You do that overlaid on top of the inward belly breath. The inward exhalation motion of the belly is done slowly, not in an outward puff like in the ha-ha exercise. It's a slow inward motion, and the downward push of the diaphragm is done on top of that slow, inward stroke of the belly.

    The other thing to remember is that the ribcage expansion that also is a component of support keeps the ribcage suspended and expanded, and it is at the top of the chest where we are holding back the air from the glottis. In other words, we don't hold back the pressure so much at the closed vocal cords. Instead, we hold back the air at the base of the neck, at the junction of the chest. So keeping that expanded chest in place helps us to further cut back the escaping air pressure BEFORE it gets to the cords. That is key. You don't want to try to create a blast of pressure and hold it back at the cords. You use your entire body cavity to assist with the reduction of the tendency to blast out the notes.

    Expanded ribs (help keep the weight of the ribcage from squeezing out air).
    Pushing down on the diaphragm (helps reduce the tendency of the diaphragm to spring back and force out more air).
    Closed cords (help to keep the air from gushing out through loosely separated cords)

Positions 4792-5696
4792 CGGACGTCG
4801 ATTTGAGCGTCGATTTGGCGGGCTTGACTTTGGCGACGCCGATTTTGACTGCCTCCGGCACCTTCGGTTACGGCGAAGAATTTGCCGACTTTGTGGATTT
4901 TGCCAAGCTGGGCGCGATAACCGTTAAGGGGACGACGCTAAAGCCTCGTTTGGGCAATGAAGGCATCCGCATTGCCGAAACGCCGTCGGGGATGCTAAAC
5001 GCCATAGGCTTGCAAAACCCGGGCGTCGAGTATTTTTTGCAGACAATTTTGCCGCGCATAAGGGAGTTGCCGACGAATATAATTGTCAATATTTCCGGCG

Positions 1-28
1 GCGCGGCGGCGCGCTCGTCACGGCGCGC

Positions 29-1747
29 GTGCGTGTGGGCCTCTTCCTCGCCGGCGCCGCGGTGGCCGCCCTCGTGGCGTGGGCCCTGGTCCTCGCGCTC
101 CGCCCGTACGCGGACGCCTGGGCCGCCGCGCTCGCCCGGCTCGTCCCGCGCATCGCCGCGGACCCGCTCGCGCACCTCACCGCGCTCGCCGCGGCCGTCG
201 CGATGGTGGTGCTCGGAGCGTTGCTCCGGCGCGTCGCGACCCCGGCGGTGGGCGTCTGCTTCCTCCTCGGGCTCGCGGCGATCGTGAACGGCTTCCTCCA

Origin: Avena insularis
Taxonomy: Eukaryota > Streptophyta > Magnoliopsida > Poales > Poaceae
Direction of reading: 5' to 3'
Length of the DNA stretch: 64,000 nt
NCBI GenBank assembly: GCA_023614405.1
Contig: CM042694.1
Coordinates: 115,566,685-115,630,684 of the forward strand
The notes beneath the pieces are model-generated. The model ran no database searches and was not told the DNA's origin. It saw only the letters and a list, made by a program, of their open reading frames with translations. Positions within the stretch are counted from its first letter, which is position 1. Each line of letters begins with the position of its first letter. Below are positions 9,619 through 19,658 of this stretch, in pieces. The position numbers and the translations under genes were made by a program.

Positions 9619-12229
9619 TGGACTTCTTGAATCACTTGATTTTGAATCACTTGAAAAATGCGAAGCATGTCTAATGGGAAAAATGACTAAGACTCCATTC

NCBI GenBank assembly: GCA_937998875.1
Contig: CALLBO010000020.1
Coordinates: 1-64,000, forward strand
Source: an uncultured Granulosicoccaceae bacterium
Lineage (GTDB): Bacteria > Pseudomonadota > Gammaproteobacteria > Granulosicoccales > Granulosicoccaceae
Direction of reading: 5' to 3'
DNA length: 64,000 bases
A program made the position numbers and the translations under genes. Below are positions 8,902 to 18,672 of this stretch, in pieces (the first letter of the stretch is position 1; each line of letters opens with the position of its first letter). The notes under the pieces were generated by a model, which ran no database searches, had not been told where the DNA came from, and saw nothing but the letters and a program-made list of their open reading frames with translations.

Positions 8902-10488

Slowly moving the belly inward, slowing down the tendency to release too much air at once or too soon.

    We only use as much air pressure as we need to create a note. Some notes require more pressure, but it should be a well-regulated pressure, not just "more". We only use as much volume as is required to phonate on a note. Yes, we can vary the volume for dynamics, but in general, we want to be conservative, and default to the preservation of our voice. That said, if we then lean into the sound, we haven't already worn our voice out. If we sing at full blast all the time because the band won't turn down or our monitors are bad, we will wear our voice out.

    All the Best!

  • billthebaldguybillthebaldguy Pro, 2.0 PRO Posts: 54
    Bob, I'm going to re-read this many times as at first glance I don't get it (yet). Think I will also get another session with Ken to dial this in because to me, THIS is the key to that can unlock your voice to go wherever you want it when properly trained. Thanks again.
  • billthebaldguybillthebaldguy Pro, 2.0 PRO Posts: 54
    Bob, I have started playing with this in practice - and I know there probably is NOT a good way for you to explain this - but HOW do I:

    1. Get the full support from bottom to top
    2. Hold back the air and pressure at the base of my neck, NOT the vocal chords
    3. And still get the "HUT" for proper glottal compression so I can let 'er rip in the singing department?

    Like many of Ken's teachings (and my years and years of martial arts training and being a Sensei) I am assuming this is a "Feel" thing - I'll know I got it right when I "feel" it and the body does it?

    I know - tough one to answer:)


  • highmtnhighmtn Administrator, Moderator, Enrolled, Pro, 3.0 Streaming Posts: 15,353